The scope of suffering Margaret endured in being so far away from her six-year-old daughter, the scale of her sacrifice, was immeasurable.
Margaret Wilson’s fate seemed to have been banal to the point that making a story of it would have made a melodrama of it, would have framed the personalities of all its protagonists as larger, each in his or her own way, stronger, more enduring than Life itself… like all those who were close to Moura.
And so this Miss Maud, who mothered Mrs. Wilson’s child, would go on to be the muse of Ireland’s best poet, William Butler Yeats—the famous Maud Gonne, to whom Yeats would dedicate many of his works, who fought alongside him for Ireland’s independence.
As for His Excellency Ignaty Platonovich Zakrevsky, who had brought back a practically illiterate governess, during one of his subsequent trips to Paris he would become a friend and accomplice of Émile Zola in his battle to rehabilitate Captain Dreyfus. Senator Zakrevsky, a legal expert at the tsar’s court, even took up Dreyfus’s defense against the entirety of Félix Faure’s government. In all the foreign papers that accepted his articles—most notably the Times of London—he attacked France’s monstrous treatment of an innocent man.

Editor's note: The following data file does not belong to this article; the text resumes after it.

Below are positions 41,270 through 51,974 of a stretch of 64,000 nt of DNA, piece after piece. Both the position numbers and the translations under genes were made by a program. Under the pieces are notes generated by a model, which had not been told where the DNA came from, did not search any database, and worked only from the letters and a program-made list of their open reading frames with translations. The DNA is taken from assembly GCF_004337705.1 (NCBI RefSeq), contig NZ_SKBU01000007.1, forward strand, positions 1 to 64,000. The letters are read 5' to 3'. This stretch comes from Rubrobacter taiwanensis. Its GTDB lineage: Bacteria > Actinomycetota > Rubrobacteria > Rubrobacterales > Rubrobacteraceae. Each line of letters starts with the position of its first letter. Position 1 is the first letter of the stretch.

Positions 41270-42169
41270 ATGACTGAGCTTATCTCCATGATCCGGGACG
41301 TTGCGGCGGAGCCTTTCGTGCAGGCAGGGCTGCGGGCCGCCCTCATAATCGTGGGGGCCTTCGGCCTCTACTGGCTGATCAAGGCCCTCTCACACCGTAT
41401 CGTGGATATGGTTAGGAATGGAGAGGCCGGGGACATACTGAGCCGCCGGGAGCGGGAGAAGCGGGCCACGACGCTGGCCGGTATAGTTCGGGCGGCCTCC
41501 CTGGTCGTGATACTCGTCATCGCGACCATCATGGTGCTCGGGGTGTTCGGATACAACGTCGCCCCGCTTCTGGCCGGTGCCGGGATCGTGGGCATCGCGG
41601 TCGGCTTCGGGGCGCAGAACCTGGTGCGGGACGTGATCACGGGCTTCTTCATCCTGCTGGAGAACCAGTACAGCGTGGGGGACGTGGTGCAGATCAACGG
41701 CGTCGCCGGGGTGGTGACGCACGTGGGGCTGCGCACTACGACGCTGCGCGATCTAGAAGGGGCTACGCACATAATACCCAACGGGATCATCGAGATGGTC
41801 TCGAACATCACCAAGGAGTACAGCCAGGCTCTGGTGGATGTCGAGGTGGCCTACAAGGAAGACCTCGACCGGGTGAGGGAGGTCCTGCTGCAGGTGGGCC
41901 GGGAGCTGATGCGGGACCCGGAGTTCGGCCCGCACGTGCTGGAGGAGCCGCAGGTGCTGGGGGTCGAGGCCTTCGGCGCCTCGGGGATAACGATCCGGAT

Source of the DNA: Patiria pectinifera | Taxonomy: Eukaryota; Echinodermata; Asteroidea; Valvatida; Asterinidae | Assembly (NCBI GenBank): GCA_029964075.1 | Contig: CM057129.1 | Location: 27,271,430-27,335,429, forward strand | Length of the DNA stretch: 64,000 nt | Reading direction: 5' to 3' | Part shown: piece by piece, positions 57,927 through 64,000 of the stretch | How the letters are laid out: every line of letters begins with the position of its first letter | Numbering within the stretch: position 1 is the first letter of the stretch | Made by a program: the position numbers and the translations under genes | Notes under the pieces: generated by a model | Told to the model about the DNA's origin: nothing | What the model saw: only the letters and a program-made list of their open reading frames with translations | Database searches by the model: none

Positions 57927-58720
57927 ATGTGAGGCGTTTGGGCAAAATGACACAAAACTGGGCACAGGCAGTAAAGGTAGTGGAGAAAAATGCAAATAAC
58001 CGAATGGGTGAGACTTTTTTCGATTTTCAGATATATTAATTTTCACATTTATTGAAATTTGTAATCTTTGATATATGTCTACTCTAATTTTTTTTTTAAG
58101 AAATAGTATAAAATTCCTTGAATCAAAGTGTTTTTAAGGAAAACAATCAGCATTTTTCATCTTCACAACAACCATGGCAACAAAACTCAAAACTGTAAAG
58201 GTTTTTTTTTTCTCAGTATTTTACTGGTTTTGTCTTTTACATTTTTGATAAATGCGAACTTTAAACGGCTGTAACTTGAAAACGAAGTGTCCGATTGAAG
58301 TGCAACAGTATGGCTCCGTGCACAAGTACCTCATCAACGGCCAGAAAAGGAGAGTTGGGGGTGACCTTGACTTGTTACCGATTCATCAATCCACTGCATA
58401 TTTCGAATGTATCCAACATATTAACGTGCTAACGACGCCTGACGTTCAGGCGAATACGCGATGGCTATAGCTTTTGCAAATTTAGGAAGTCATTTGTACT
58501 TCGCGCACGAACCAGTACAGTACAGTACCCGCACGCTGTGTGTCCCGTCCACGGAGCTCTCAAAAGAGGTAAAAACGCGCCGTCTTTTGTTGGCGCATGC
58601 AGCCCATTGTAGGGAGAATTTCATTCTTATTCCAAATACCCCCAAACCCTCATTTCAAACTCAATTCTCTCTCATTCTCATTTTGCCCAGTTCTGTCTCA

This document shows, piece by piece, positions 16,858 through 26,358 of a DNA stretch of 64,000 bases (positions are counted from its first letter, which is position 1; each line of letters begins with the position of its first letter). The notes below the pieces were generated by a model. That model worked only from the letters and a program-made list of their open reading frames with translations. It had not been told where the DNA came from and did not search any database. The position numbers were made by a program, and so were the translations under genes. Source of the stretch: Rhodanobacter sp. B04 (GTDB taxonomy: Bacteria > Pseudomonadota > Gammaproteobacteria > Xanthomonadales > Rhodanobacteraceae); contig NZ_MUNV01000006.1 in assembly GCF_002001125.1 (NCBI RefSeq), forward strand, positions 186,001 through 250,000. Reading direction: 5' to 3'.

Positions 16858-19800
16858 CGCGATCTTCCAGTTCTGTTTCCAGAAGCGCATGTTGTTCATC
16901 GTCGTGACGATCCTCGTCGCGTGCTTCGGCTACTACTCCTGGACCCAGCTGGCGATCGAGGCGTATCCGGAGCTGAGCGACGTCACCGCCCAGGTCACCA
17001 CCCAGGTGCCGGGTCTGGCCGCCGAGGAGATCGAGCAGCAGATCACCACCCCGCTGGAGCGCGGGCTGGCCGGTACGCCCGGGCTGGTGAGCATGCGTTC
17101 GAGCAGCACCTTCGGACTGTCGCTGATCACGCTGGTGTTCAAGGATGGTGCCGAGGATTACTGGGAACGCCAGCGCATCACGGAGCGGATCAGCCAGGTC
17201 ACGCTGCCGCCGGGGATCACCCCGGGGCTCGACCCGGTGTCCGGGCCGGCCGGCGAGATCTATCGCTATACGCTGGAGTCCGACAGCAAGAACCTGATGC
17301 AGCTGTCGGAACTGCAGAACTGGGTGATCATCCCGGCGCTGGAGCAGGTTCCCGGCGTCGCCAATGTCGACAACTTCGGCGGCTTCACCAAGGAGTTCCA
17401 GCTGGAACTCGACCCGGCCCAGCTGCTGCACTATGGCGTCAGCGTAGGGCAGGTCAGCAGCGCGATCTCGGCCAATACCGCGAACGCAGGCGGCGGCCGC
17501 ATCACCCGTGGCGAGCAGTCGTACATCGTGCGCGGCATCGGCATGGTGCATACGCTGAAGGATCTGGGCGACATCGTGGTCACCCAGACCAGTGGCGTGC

This act would cost him his career. But it would earn him the respect of the woman educating his children.
The night before Zakrevsky’s departure for Ukraine, in those dark hours of December 1892, Mrs. Wilson sobbed to herself… She was going to the end of the world. A year’s separation from her children, a year in the farthest reaches of the globe—she presumed.
She was wrong. Her adventure would last nearly half a century. Until 1938, the year she died.
During their interminable journey, His Excellency’s manservant had the opportunity to teach her about the history of the family she would be serving. His Excellency’s family tree led back to a Cossack chief who had been the great-nephew of Peter the Great. Or, more exactly, the nephew of Tsarina Elizabeth and her morganatic spouse, Kirill Razumovsky. His Excellency could thereby claim to be connected to the Romanov family—a distant relation of His Majesty Tsar Nicholas II.